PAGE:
Now I’ve got to protect him from the infantry. They want to kill this guy. Their captain’s dead and they want to kill him. I say, “No, I’ve offered this guy clemency, we’ve got to take him in.” I emphasize what Captain Wrazen said: A prisoner’s worth more than a hundred dead people. “This guy’s a prisoner, we’re going to interrogate him and get important information.” We turn him over to the MPs and continue our sweep. We find a whole bunch of bodies and weapons.

I go over to Graves and Registration where bodies are prepared for shipment home. I see Captain Wrazen’s body after the autopsy and I talk to the surgeon. The bullet hit him in the upper chest as he was laying prone and exploded his lungs. There is speculation that Captain Wrazen had been shot from the rear, that it was friendly fire. I can speak authoritatively that he was hit from the front.

A territorial thing, the infantry battalion commander is really pissed that an artillery FO captured an NVA. He feels his infantry should have done it.

GIs Hurl

Reds Back

At Camp

Saigon – Communists tried but failed to overrun an American landing zone near the South China Sea early Saturday.

The band of Reds laid down a 30 round mortar barrage, then charged the landing zone near Phan Thiet, 95 miles east of Saigon.

The Reds opened up on the camp at 2 AM. GIs of the 101st Airborne Division (3/506 Curahees) called for spooky and helicopter gunships and fought back.

The Americans, station more than 200 miles south of the bulk of their division, hurled back the Reds but not before a handful used Bangalore torpedoes to break briefly through their lines. They were repelled.

Two Americans were killed and 29 wounded in the night battle. The Communists left 12 bodies behind, as well as eight weapons and 11 grenades.

Pacific Stars and Stripes

Monday, Feb. 24, 1969


The newspaper article got it wrong. There were three GIs killed.

It was a sad moment loosing Captain Wrazen. He tried to convince me to go infantry. I was really close to him. In our night positions we would talk. I knew he was married and had a couple boys. We’d talk about his family and his plans. It was a special time. It’s that kind of relationship you establish in combat.

Captain Wrazen always wanted to come out to see the guns and meet the crews at Sherry, but unfortunately he died before that could happen. When an infantry commander says he wants to come and see the fire support base you cannot ask for higher praise.

Captain Hank Parker – Battery Commander – Part Three

Captain Hank Parker


A Long Day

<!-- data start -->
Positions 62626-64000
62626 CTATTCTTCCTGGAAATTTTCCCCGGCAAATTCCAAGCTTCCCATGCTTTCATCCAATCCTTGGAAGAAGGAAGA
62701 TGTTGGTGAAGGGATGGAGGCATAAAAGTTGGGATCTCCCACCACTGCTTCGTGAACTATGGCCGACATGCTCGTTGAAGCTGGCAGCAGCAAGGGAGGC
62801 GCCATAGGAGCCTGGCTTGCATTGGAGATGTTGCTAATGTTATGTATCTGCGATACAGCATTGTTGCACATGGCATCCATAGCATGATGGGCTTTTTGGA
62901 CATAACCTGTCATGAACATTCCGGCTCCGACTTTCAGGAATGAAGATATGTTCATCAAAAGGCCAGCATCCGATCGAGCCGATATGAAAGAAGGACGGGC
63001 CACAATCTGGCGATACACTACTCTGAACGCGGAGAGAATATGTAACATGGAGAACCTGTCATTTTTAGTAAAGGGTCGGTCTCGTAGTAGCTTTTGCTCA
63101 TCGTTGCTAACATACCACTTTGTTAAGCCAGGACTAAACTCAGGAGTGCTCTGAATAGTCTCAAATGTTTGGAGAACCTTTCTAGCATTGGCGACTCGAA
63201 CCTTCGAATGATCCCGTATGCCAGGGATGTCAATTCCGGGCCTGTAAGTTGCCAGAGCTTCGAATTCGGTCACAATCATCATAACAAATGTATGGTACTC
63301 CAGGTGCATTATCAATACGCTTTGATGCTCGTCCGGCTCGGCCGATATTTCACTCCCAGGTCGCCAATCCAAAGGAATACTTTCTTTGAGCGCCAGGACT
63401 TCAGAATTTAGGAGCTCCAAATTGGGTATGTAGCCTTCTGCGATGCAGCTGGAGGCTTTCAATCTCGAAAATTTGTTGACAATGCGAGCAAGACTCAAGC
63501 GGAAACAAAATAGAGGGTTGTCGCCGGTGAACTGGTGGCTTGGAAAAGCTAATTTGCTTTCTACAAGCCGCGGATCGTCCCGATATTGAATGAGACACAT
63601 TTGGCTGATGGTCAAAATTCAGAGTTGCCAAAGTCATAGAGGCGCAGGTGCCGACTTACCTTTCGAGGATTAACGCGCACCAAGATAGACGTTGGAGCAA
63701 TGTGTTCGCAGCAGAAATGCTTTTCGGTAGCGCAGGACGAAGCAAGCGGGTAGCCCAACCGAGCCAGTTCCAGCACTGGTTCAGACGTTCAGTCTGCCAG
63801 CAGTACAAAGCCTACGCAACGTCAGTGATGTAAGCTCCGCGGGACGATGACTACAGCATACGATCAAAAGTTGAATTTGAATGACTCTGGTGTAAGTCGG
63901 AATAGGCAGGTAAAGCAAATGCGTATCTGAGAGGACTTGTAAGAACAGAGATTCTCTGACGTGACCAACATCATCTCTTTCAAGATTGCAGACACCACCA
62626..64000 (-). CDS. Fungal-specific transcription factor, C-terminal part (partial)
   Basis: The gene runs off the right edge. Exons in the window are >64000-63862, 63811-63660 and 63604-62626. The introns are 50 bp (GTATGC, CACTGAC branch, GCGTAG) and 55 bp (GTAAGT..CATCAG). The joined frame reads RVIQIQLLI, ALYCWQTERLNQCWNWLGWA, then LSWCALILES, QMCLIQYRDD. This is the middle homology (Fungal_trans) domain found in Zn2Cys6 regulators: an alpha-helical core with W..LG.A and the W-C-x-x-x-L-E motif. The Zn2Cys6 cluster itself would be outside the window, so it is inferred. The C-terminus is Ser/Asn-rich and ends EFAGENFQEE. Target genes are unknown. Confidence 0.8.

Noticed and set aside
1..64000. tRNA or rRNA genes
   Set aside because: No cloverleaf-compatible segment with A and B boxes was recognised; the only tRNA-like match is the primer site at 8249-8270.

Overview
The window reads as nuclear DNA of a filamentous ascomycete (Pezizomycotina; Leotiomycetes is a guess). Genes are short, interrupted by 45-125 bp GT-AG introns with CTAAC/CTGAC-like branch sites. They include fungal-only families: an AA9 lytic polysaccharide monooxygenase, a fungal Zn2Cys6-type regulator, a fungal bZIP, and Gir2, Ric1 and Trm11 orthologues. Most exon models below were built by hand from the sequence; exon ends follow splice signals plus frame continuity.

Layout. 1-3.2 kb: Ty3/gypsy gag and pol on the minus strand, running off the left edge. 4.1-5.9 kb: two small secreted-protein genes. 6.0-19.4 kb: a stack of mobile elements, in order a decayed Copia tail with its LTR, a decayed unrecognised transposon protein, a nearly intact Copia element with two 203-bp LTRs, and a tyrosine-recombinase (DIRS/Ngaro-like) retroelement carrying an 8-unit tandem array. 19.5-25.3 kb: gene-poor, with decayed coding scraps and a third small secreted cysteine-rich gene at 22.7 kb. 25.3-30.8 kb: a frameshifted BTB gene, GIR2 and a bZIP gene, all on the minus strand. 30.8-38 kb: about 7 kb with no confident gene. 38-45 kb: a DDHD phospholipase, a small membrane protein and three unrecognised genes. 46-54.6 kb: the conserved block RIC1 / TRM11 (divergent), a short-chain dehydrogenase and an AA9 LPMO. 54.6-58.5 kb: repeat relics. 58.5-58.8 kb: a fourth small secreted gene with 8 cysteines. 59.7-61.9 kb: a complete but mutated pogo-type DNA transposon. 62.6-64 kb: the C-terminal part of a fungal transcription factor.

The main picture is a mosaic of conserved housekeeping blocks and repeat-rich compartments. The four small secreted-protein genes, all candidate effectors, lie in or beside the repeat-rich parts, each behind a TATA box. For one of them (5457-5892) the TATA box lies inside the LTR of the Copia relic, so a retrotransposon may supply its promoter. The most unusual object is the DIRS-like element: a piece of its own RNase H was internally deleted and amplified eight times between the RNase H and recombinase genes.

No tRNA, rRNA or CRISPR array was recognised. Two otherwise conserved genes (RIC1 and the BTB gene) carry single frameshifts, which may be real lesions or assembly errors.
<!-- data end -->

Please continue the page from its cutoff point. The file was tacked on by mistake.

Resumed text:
Three days after the Zippo incident I go out on an amphibious landing to rescue American POWs. The operation is out of LZ Betty with the 3/506 Currahees. The guys running the operation have tight crew cuts, khaki shirts, no name tags, and aviator glasses – intel types. They give us the maps and the coordinates and other information, and away we go … but without the crew cut types. In the early morning dark we depart on LARCs (boats on wheels used to shuffle cargo from ship to shore, today used for Boston Duck Tours). A guy by the name of Grimaldo took 8 mm film of us getting ready to deploy. I see me from the back and I see Captain Maupin standing there. We go north toward Song Mao. When we arrive at the designated location the first LARC hits the shore, drops its grate and everybody charges out. When my LARC arrives it stops well short of the shore. I come charging out and immediately sink. It’s still dark and I think I’m going to drown. Nobody had told me that on a rucksack there is an emergency release. Somebody grabs me and pulls me out. I’ll tell you salt water in short order makes your M-16 useless. It rusts almost immediately and is inoperable. We force march for most of the day, and we find a campfire that is still smoldering, and it’s got a set of shackles. We continue on and set up our night NDP and an in-place ambush on the trail. In the course of the night there’s this large explosion. Again I smell the blood mixed with cordite and I know we killed somebody. A new guy, who I guess was nervous, blew the ambush too soon. The guy he killed is an interrogator and interpreter. He is in a brand-new uniform. On his waist he has a Soviet pistol with the red star on the handle. He has a spiral-bound notebook with signed confessions from POWs. The notebook has profiles of US soldiers from private to four-star general and newspaper articles of the Detroit riots to be used for propaganda. He has currencies from four different countries and some stamps. This guy is not a fighter. His pistol still has cosmoline in the barrel (a rust inhibitor used to store and ship weapons). It’s a shame we didn’t capture him. We could have gotten the information on the POWs probably without much trouble. In fact I think he may have been coming in to do that, the way he was walking down the trail. What ensues after that is an argument on who gets the weapon. I have to mediate and I say it should be the guy who killed him. Even if it’s a blown ambush he gets the gun. At 1725 hours we are extracted. By the end of the mission I am exhausted. In later years I had a heck of a time finding just a few sketchy facts about this mission in daily logs. My guess is this was a top-secret operation that is still classified.